by Taylor Luck | Apr 29,2012 | 22:44

AMMAN — Jordan has entered negotiations with French and Russian firms for the construction of the country’s first nuclear reactor, an energy official announced on Sunday.

Amman is going ahead with parallel talks with Russian state-owned Atomstroy export and a consortium comprising the French firm AREVA and Japan’s Mitsubishi Heavy Industries for the construction of up to two 1,100-megawatt reactors, according to Jordan Atomic Energy Commission (JAEC) Chairman Khaled Toukan.

The JAEC was originally slated to select the final preferred vendor this month, but moved to extend the process due to the “competitiveness” of the two bids.

“We had wanted to settle on the final vendor, but due to the attractiveness of both bids, we decided to extend the review of both,” Toukan told The Jordan Times.

The JAEC, he said, has been unable to decide between the two options due to the similar safety features of the two Generation III technologies, technology transfer opportunities, proposed coolant solutions and ability to adapt to the country’s preferred site near Mafraq, some 40 kilometres northeast of the capital.

According to Toukan, the JAEC will enter a nine-month negotiation period with the two firms before selecting the final vendor based on its financial offer and quoted electricity rates.

Last year, the JAEC narrowed a list of potential vendors to three shortlisted firms: Atomstroy export, the French-Japanese consortium and Canada’s AECL.

AREVA is also currently carrying out exploration on uranium reserves in the central region — seen as a potential fuel source for the country’s nuclear programme — with initial results indicating the presence of up to 20,000 metric tonnes.

Should extraction prove feasible, the firm is scheduled to commence uranium mining as early as 2015.

Energy officials have identified nuclear power as key to weaning the country off energy imports, which cost the Kingdom some one-fifth of its gross domestic product annually.

Environmentalists and other activists oppose Jordan’s nuclear drive, claiming that potential financial, environmental and health costs outweigh the need to secure the country’s energy independence.

Jordan weighs two offers to build nuclear plant – Al Arabiya

Sunday, 29 April 2012


Energy-poor Jordan said on Sunday a Russian firm and a French-Japanese consortium are to compete to build the kingdom’s first nuclear plant.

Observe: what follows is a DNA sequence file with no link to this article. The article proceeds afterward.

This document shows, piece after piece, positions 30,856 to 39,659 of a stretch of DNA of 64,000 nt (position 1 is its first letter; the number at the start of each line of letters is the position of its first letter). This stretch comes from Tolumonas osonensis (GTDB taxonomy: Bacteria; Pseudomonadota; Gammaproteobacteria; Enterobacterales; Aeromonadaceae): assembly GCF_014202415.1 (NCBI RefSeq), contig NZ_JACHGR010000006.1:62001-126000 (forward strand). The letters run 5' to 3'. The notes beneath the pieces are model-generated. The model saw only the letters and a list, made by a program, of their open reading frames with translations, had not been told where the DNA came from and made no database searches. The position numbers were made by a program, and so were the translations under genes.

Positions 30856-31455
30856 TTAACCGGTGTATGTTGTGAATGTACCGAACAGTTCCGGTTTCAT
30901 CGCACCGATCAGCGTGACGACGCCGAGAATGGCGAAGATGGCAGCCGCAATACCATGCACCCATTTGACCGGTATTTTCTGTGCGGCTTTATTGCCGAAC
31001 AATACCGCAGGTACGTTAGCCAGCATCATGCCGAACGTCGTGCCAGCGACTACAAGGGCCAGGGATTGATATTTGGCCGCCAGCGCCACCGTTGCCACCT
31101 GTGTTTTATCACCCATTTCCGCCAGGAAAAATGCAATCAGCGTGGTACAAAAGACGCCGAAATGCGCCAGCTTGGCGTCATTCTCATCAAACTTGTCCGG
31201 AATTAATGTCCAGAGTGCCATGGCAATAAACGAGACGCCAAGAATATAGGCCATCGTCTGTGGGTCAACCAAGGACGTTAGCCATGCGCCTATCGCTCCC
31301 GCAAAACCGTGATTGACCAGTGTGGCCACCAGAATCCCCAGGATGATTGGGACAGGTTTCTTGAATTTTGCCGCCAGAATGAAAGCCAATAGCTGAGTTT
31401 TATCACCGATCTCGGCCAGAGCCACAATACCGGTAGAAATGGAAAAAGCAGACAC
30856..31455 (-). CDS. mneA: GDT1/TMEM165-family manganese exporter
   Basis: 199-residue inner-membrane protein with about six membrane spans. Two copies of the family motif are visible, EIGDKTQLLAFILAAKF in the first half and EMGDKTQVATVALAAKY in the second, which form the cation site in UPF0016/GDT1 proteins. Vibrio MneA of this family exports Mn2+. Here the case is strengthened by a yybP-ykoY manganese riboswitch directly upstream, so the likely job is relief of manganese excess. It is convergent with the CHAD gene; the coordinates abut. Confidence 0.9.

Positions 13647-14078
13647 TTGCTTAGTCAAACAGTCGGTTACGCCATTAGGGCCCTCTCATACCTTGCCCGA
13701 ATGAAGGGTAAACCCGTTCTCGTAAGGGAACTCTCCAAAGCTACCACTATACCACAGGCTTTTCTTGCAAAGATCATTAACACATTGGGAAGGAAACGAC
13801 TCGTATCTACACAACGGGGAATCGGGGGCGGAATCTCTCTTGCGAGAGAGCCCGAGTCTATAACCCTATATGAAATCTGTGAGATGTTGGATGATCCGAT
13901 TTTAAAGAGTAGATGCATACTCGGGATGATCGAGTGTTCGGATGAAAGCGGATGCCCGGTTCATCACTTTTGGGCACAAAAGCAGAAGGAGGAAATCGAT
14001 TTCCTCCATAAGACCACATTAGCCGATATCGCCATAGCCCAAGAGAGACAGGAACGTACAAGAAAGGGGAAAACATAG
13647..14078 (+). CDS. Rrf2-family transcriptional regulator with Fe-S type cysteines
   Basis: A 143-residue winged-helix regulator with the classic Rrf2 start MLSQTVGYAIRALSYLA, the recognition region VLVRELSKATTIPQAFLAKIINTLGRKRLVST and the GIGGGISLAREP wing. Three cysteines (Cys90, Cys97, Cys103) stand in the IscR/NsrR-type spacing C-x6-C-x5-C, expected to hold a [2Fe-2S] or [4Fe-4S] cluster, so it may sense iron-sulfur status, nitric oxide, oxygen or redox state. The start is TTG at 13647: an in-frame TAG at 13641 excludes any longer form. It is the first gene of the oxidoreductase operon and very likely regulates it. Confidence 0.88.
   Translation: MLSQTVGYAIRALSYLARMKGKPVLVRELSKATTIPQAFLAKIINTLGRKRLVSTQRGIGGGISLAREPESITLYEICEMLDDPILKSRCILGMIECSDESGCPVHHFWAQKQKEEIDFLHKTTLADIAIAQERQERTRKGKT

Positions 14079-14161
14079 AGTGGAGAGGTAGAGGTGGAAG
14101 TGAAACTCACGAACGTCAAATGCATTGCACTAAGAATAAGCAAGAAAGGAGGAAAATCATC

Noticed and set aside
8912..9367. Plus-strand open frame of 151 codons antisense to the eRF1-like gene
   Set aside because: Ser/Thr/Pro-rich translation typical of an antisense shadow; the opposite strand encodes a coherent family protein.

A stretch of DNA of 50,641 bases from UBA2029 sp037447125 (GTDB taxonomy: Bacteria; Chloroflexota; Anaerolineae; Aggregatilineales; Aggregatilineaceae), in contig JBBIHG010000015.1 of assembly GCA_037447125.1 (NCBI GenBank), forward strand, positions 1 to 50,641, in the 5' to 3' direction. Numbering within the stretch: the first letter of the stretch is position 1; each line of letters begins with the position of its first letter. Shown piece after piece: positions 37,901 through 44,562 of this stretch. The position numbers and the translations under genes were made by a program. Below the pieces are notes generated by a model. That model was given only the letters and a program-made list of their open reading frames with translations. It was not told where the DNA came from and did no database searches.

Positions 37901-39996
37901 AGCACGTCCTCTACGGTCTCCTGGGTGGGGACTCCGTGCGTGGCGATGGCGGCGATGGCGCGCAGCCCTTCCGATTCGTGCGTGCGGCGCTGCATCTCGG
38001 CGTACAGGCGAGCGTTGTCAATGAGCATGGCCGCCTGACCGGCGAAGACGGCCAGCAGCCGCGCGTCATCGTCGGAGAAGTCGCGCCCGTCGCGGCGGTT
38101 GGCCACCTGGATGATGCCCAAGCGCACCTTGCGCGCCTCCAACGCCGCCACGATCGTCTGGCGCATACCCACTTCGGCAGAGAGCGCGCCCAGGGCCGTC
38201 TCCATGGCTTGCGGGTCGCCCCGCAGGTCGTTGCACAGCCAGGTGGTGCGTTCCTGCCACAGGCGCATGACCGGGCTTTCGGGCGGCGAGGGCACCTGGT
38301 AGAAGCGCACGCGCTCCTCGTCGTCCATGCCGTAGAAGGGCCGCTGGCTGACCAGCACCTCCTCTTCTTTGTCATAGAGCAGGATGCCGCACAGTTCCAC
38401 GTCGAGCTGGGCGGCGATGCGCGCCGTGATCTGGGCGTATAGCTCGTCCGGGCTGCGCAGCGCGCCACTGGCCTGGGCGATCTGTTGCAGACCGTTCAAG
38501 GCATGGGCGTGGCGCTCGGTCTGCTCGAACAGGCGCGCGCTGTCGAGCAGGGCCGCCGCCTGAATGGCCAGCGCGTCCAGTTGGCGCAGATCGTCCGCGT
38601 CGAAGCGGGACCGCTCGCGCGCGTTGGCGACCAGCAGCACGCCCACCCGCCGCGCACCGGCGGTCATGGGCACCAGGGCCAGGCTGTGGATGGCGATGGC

“Following a thorough examination, the offers provided by Russia’s Atomstroyexport and a consortium by France’s Areva and Japan’s Mitsubishi were the best proposals that meet Jordan’s requirements,” Atomic Energy Commission said in a statement.

“Talks with these companies will continue to address some technical issues, including the exact location of the plant,” it added, according to state-run Petra news agency.

“The evaluation took into account the highest safety requirements, including lessons from the Fukushima event,” it said.

The Fukushima plant, 220 kilometers (135 miles) northeast of Tokyo, was crippled by meltdowns and explosions caused by Japan’s 9.0 magnitude earthquake and tsunami in March 2011.

Concerns in Jordan have grown since the Japanese disaster, but the kingdom says it needs nuclear technology to meet growing energy demands and to desalinate water.

Jordan, which imports 95 percent of its energy needs, is one of the five driest countries in the world.

It has expressed concerns that cut-offs in unstable Egyptian gas supplies, which normally covers 80 percent of Jordan electricity production, could cost Amman more than $2 billion this year.

Since 2011, the pipeline supplying gas from Egypt to both Israel and the kingdom has been attacked 14 times.

A Jordanian official said Saturday that Cairo has informed Amman it would “resume gas deliveries of 100 million cubic meters per day to the kingdom early next month.”